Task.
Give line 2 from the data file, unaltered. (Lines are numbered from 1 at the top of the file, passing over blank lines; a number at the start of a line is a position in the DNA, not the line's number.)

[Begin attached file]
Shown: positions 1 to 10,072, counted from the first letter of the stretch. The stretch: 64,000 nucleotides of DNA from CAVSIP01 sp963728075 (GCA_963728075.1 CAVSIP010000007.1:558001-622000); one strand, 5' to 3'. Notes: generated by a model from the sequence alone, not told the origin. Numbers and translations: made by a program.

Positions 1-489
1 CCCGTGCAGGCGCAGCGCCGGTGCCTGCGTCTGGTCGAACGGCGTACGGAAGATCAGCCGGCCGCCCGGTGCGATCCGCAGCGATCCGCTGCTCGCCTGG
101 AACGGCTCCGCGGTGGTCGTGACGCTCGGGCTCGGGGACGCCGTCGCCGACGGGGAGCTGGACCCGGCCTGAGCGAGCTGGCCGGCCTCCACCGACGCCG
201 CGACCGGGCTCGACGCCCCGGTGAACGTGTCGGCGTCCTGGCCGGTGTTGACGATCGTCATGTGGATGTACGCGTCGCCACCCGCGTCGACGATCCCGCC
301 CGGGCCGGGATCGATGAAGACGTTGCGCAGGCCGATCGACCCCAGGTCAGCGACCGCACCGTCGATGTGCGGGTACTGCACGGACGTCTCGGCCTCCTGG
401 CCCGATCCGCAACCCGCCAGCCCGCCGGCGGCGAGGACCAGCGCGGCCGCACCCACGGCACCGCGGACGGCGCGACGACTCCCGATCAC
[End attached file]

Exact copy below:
Positions 1-489